What Makes a “Real Book?”

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When I was at the Historical Novel Society Conference at the end of June, an agent reportedly told a room full of writers that when querying him/her, authors should mention any previously published books, but only if they are traditionally published because “self-published books aren’t real books.”

*Facepalm* In a world where traditional (especially “Big 5”) publishers and agents are making getting a traditional book deal more and more difficult, especially for first-time and newer (read: lower-selling) authors, what else do we have to do to convince those in the traditional industry that we are just as serious about our careers as our traditional counterparts and that our books are just as real?

What makes a book “real,” anyway?

  1. Well, obviously it needs to exist. That means any book offered in print, ebook or audio form is a real book. If I can read it in some way, it is a real book.
  2. For the publishing industry, it makes sense the book would need to make money, which means it needs to sell. Okay, those of us who have sold a few copies have real books. I know authors who are making in the five- and six-figure range each year with self-published books. Sadly, I am not yet one of them. But that makes my books no less real.
  3. Maybe it needs to have fans? Indie books have those as well. Ask their authors and they will show you fan mail. Those fans will show you their ratings on Amazon. Yep. Real book.
  4. Beyond that, the only other thing I can think of is that it needs special fairy rainbow unicorn dust.

In fact, I would argue that our books could be seen as more “real” because we invest our own money in publishing and marketing them. That doesn’t make our books any more high or low quality than those traditionally published, but it does give us a financial skin in the game that doesn’t come when you are paid for your writing.

What a comment like the one the agent made appears to come down to is the argument that in order to be a “real book,” it has to have passed the approval of an agent and then an editor. So under that logic, only the books they consider worthy are real. What makes them any more qualified to determine that, given many of the stinkers they have published? Any avid reader should be able to make that choice in an informed manner, and with self-published books, those readers have an even wider array of books to choose from, not only the few topics the industry thinks are “hot.”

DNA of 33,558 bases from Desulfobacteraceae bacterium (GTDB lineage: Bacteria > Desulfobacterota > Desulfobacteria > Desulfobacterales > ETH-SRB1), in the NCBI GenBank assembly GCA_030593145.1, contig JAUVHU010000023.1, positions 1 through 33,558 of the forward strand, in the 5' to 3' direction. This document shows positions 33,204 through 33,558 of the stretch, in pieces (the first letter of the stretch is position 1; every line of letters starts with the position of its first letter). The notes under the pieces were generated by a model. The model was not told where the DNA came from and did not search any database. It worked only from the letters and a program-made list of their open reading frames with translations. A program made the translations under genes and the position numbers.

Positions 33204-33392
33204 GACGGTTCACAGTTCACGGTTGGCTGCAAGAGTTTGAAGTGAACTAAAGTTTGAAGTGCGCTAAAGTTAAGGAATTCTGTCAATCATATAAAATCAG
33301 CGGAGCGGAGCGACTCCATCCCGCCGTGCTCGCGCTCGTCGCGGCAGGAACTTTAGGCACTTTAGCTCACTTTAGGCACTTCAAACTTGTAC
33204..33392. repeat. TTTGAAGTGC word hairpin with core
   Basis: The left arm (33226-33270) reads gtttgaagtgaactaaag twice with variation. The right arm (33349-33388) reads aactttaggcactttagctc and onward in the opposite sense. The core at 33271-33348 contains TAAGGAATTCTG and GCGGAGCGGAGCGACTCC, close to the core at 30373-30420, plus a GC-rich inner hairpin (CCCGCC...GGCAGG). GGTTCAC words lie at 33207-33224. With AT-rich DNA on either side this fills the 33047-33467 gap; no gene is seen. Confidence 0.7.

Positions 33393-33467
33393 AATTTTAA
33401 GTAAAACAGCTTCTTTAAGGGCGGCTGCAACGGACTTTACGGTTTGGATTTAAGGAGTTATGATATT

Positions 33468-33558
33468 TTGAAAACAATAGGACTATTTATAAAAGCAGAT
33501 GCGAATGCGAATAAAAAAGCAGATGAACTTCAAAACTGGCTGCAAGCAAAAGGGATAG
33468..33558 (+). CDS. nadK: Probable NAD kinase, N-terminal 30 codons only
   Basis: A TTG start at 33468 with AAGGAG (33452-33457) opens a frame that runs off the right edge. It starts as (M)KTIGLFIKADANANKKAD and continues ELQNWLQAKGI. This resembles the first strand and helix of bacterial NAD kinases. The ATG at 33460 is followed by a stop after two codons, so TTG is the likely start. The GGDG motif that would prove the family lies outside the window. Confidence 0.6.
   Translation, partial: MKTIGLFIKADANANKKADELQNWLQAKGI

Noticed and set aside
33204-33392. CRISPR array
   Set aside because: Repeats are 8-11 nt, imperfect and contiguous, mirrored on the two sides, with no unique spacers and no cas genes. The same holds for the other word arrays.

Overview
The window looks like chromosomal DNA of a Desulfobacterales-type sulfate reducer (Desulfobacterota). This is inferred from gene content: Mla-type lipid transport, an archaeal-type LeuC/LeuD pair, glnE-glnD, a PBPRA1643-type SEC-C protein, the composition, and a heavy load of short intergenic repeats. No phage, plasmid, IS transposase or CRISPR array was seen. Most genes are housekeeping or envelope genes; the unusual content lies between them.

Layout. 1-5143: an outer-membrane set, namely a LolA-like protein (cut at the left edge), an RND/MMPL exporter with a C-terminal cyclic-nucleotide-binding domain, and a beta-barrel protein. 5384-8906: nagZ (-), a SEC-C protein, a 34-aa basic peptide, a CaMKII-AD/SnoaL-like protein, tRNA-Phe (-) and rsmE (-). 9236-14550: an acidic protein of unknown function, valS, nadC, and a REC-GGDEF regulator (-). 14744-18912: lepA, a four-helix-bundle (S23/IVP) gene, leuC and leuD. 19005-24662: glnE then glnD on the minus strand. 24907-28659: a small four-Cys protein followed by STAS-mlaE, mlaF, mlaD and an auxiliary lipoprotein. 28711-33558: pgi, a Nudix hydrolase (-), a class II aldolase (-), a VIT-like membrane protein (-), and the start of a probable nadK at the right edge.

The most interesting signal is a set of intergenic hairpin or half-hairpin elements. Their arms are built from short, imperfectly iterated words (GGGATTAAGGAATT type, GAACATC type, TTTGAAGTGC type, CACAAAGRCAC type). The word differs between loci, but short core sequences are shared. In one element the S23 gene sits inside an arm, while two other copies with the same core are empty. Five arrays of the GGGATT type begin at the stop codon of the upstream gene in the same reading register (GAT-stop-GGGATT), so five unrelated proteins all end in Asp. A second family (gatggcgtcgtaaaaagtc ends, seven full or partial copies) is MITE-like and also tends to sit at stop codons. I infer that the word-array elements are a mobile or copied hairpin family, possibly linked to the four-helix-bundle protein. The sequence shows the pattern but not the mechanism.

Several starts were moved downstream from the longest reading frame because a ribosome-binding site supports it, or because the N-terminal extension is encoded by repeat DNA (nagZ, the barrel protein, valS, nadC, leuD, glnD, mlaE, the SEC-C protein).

Around 4th of July I saw a meme that showed The Declaration of Independence. Beneath it were the words “This was a self-published document.” That is so appropriate because this whole argument is kind of like saying only the king and queen can say which books get published. Well, now the people are rising up and saying, “no, we don’t need you to make every decision for us. We’re going to take power into our own hands.” Like every revolution, the indie movement has its supporters and its detractors. But like the bid for US independence, the horse has left the barn and there is no going back. Call indie authors rouge colonists all you want, but we’re here to stay whether you approve of us or not.

Now I know not every agent or editor feels this way, and I’m glad for that. I have nothing against the traditional publishing industry. What I do have a problem with is the “be-all-and-end-all” attitude inherent in the idea that only traditionally published books are “real books.” All we’re asking for here is equality, plain and simple. You don’t have to like that our books exist. Just acknowledge us and our ability to produce our own work. (Hmm…does that sound like the suffrage movement to anyone else?) And let us include it in our query letters. You can still turn us down if you don’t think our books are valid or our sales are high enough.

But please, don’t tell us our books aren’t real.

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6 thoughts on “What Makes a “Real Book?”

  1. To me, this just reinforces all of the reasons I actively chose not to go the traditional publishing route to begin with. I really don’t need to share 10% or more of my earnings with an agent who represents an industry in which I would make only a fraction of what I earn on my own, and where my work is not valued. They can turn up their noses at self published books all they want, but in a world where those books earn authors like me a solid 5 figure salary, they fail to grasp that we are not the ones who need to audition for them. They are the ones who need to convince us that their services add value. So far, I’m unimpressed.

  2. LivRancourt

    OMG I would have left the room! What a terrible (clueless, tone-deaf, downright rude) thing to say. I would argue trad publishing in its current form is an invention of the last couple hundred years, and I would give a hard pass on querying an agent who showed so little understanding of the current state of publishing.

  3. Shauna Granger

    A comment like that makes me think that agent isn’t a real agent. Every agent I’ve ever talked to has said they want to know if a writer has self-published other works and, if so, they’re probably going to ask for sales figures. Wow. Just wow.

    1. I have my suspicions as to who it was. And if I am right, that person is very old school, and based on my experience with them, mean. If I’m right, this is a person who will not ever keep up with the times. But it is also a very well-known and influential person.

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